Vice President Saulos Chilima has applied to Chief Justice Andrew Nyirenda to have the Malawi Electoral Commission (MEC) case heard before the Constitutional Court.
Khumbo Soko, one of the lawyers for Chilima, said they met with Lilongwe High court registrar and presiding judge of the case, Ruth Chinangwa to prepare files for the case to be forwarded to the Chief Justice to decide on the matter.
“This is a Constitutional matter because it touches much on the Constitutional issues,” he said.
The Constitutional case number 1 of 2020 filed in the High Court in Lilongwe Registry on March 26 2020 has Chilima as first claimant and MP for Ntcheu west Symone Salambula as second petitioner, with President Peter Mutharika as first defendant while Ansah and all eight commissioners are second to 10th defendants.
In the court records, Chilima and MP Salambula argue that Mutharika’s refusal to fire Ansah and other commissioners after Parliament, the Constitutional Court and Supreme Court of Appeal found them incompetent is illegal and unconstitutional.
“A declaration that Ansah and her commissioners “having been found lacking capacity and competence by a competent body through a process that have not challenges, they are disqualified under law from continuing in office as commissioners.”
The two further argue that Ansah and her team’s continued discharge of the electoral body’s mandate is and would be a violation of the voters right to a credible election.
Ansah, a judge of the Malawi Supreme Court of Appeal, has defiantly refused to step down.
Other commissioners, the Reverent Clifford Baloyi, the Reverend Killion Mgawi, Elvey Mtafu, Moffat Banda, Yahaya M’madi, Linda Kunje and Jean Mathanga have also refused to resign for their role in presiding over a flawed electoral process.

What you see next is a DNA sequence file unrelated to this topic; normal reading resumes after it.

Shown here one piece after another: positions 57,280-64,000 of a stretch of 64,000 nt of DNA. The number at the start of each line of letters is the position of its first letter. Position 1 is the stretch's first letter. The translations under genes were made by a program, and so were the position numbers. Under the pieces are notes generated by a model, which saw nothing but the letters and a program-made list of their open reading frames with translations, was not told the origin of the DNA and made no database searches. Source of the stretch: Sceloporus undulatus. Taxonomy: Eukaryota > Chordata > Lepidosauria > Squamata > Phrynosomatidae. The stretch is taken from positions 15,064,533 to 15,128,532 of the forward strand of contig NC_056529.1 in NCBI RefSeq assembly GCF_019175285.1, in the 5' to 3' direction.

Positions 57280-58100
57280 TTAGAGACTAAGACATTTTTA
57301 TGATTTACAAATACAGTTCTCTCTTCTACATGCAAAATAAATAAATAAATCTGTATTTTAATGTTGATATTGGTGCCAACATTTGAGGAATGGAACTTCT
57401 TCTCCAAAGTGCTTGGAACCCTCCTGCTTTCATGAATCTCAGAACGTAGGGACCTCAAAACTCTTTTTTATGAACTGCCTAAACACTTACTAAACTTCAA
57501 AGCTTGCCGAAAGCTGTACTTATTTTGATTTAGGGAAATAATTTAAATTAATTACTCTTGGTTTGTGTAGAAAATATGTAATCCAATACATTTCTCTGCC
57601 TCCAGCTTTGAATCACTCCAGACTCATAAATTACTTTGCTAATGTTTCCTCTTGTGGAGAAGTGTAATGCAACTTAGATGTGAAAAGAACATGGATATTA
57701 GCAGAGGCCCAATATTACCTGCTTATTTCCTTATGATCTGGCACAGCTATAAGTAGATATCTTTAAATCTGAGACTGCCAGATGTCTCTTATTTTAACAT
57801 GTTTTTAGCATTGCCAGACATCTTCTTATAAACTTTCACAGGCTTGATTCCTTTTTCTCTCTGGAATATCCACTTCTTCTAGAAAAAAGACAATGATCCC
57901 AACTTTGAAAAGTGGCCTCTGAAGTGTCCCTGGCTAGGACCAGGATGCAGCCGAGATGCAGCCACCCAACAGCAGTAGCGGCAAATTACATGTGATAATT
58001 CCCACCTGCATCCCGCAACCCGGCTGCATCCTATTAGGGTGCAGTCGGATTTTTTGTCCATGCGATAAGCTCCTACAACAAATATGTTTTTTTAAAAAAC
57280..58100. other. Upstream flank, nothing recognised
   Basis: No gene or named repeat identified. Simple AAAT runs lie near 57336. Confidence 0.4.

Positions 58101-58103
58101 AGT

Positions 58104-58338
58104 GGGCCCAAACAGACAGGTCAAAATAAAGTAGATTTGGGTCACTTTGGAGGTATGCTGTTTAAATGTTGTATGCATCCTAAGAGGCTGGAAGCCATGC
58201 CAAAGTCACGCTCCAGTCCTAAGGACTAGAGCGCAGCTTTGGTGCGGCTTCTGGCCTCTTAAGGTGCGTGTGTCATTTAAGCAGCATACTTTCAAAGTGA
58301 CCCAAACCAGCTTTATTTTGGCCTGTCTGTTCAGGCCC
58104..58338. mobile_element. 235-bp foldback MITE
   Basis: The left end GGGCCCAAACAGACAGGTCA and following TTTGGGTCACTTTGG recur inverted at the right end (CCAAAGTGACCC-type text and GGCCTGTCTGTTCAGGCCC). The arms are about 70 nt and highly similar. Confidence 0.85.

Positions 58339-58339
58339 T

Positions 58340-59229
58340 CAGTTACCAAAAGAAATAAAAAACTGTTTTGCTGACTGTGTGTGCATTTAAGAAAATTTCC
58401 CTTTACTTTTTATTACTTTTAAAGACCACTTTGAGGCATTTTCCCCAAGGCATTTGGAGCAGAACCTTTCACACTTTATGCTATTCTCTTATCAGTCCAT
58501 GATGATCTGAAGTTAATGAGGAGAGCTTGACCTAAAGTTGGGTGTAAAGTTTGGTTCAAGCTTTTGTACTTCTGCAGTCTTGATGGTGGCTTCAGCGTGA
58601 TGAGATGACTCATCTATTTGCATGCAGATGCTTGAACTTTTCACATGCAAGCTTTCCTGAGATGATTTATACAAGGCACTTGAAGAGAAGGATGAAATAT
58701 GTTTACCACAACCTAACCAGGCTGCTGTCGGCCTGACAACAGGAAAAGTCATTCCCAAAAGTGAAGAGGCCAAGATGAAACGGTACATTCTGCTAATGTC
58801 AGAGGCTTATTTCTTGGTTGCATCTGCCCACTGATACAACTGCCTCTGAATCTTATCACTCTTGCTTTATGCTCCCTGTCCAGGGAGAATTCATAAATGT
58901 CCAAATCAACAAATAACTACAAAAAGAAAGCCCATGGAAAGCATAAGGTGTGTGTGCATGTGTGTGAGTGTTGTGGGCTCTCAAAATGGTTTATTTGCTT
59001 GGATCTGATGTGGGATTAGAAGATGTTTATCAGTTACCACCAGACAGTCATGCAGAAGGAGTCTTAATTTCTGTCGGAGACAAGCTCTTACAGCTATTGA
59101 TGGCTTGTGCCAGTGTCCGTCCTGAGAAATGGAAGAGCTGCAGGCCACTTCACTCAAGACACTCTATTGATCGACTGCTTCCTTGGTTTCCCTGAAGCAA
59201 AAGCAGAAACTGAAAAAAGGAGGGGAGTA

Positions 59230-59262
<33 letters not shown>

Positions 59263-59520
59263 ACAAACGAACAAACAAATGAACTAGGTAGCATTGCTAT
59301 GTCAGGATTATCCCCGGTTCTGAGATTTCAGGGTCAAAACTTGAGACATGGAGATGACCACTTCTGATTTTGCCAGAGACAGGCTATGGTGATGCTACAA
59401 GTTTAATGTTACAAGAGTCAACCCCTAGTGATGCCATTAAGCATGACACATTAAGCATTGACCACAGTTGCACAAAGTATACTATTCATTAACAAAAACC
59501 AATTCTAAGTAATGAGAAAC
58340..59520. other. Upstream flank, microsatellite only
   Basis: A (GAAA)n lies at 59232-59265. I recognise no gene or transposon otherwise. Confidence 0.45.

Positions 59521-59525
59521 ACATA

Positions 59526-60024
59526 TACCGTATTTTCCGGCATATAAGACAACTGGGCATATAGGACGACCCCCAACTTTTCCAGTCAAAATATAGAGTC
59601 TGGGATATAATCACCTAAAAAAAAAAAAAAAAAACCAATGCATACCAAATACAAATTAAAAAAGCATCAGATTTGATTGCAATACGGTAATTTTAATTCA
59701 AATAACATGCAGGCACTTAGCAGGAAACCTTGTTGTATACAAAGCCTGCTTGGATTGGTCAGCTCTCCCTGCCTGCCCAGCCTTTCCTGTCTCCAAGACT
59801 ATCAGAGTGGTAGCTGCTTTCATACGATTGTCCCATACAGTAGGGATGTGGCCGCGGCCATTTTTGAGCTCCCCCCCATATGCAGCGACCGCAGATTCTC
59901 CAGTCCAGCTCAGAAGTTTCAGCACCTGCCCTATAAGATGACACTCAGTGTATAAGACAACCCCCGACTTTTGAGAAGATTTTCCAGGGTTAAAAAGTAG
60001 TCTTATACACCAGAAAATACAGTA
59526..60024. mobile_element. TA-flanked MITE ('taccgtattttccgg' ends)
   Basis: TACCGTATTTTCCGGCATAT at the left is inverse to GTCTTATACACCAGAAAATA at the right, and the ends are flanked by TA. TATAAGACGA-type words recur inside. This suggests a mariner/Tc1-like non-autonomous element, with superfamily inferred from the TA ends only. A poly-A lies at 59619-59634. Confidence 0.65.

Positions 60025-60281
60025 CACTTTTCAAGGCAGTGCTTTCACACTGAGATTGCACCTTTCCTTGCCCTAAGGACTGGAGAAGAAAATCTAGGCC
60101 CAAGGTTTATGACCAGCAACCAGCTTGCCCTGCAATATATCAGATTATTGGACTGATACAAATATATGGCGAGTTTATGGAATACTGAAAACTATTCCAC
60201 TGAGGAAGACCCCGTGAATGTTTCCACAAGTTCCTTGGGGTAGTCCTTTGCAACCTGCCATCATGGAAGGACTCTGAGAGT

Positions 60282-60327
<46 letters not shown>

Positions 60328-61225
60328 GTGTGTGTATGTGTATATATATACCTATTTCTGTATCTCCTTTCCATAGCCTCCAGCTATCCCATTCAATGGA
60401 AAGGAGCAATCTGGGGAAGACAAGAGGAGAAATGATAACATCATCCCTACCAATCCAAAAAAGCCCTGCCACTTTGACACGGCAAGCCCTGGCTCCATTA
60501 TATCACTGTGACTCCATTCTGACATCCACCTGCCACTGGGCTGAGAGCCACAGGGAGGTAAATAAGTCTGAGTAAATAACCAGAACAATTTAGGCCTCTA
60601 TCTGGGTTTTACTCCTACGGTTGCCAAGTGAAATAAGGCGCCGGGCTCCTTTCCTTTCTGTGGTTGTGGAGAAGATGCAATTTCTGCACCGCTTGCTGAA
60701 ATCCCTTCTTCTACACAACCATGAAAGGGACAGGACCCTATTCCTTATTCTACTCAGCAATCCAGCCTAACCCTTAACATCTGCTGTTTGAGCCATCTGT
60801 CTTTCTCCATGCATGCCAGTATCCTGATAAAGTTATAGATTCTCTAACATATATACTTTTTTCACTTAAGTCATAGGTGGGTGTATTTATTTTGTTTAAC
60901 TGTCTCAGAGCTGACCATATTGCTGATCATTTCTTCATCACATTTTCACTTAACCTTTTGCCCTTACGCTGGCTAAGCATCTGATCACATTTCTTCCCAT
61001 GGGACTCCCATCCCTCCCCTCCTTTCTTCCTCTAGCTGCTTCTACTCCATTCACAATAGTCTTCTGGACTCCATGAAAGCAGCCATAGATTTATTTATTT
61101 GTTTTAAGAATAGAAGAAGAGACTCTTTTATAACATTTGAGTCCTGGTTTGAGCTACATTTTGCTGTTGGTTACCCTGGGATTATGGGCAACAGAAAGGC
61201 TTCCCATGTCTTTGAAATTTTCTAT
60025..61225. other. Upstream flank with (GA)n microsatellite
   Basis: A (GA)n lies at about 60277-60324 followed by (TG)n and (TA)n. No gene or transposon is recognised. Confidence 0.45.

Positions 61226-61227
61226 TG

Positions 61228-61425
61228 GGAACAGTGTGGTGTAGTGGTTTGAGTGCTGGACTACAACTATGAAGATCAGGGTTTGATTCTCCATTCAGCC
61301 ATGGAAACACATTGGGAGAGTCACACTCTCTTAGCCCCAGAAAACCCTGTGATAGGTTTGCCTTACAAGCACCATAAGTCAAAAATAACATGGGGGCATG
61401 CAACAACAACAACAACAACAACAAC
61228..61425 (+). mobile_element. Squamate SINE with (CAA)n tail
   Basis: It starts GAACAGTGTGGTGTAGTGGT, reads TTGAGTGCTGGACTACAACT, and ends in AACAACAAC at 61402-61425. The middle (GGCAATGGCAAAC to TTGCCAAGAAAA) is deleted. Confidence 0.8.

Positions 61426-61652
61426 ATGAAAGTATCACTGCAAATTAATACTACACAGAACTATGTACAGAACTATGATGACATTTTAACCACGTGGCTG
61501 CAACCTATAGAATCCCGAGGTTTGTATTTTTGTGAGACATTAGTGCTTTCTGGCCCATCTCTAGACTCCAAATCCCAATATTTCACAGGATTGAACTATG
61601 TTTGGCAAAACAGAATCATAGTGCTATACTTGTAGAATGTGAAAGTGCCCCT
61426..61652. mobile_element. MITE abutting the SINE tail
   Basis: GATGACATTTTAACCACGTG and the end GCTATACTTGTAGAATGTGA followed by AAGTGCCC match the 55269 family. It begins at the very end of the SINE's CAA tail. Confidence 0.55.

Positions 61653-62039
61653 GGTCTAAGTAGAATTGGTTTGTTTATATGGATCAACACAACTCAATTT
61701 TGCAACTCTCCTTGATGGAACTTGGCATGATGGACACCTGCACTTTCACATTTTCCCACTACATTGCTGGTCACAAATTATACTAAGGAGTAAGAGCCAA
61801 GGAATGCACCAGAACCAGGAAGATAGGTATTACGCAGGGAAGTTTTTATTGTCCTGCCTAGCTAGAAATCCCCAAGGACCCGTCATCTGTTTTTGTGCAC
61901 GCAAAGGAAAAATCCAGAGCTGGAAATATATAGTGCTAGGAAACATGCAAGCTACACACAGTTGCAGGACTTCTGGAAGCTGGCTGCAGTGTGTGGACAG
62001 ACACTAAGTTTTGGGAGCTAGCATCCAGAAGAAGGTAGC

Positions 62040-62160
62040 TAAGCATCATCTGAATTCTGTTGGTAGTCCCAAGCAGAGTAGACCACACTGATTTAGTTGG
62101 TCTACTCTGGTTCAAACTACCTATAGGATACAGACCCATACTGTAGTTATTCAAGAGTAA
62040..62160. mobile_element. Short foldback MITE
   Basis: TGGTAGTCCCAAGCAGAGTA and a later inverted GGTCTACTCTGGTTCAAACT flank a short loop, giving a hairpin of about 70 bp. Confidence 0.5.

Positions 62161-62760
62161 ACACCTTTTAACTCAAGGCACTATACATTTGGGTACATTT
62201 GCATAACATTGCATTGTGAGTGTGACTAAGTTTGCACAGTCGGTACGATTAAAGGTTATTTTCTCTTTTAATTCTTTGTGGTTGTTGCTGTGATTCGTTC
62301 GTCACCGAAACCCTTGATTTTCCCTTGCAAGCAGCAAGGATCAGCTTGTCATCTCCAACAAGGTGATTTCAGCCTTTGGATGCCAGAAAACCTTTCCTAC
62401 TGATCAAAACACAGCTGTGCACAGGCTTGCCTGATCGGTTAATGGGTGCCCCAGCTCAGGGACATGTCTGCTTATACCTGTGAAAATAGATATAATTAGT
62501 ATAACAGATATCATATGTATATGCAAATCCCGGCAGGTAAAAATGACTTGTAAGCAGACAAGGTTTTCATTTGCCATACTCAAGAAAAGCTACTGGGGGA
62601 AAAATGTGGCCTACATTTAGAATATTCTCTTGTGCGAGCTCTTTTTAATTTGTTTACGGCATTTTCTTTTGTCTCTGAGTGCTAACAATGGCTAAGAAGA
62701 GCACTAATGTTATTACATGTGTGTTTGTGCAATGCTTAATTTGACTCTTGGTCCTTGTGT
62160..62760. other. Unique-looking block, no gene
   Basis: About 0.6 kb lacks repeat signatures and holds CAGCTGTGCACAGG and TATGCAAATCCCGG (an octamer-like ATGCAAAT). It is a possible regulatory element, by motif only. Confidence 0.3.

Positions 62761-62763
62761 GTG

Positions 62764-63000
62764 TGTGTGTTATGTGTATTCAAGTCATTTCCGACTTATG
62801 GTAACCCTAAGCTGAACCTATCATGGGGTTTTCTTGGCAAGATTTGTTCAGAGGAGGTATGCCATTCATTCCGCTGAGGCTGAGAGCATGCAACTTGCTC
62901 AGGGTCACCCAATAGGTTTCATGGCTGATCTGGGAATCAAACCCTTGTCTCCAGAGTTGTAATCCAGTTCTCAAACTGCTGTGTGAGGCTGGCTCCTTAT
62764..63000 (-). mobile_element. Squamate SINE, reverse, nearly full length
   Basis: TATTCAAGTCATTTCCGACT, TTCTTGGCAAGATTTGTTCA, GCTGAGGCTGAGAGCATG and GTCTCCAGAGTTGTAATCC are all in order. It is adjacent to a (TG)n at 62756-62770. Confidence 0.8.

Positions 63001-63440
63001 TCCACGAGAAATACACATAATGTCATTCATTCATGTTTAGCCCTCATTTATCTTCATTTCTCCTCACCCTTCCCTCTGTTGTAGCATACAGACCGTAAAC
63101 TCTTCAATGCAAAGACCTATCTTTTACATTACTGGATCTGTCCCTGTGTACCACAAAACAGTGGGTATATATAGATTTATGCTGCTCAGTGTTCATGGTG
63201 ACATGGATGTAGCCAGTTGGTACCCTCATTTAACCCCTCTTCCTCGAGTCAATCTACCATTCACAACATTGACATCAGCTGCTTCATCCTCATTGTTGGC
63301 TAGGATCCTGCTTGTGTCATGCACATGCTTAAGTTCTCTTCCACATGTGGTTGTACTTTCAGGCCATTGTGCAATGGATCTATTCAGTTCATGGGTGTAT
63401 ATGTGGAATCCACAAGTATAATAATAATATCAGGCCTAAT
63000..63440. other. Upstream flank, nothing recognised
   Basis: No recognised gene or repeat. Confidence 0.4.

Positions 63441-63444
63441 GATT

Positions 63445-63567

However, Commissioner Mary Nkosi has proceeded to leave pending expiry of her tenure next month.
On Tuesday, commissioner Mathanga defiantly said she would not quit until her term of office expires on June 2.
The Supreme Court upheld a Constitutional Court ruling that the May 21, 2019 elections were marred with widespread anomalies and irregularities and faulted MEC commissioners for being incompetent.
President Mutharika has rejected a recommendation from parliament to fire the commissioners.
On April 1 2020 MEC chief elections officer Sam Alfandika told Parliament’s Legal Affairs Committee that the commission wrote President Peter Mutharika to consider hiring new commissioners as the current ones’ tenure is expiring on June 5.
Legal scholars have since asked Mutharika to enhance the credibility of the forthcoming fresh presidential election by replacing the rotten commissioners.
A professor of law at Chancellor College, a constituent college of the University of Malawi, Garton Kamchedzera said it is in the best interest of Malawians for the President to appoint a new commission.
He said Ansah and her commissioner will “prejudice elections” if they continue staying in office.
Section 75 (4) of the Constitution states that a member of the Electoral Commission may be removed from office by the President on the recommendation of the Public Appointments Committee on the grounds of incapacity or incompetence in the performance of the duties of that office.Follow and Subscribe Nyasa TV :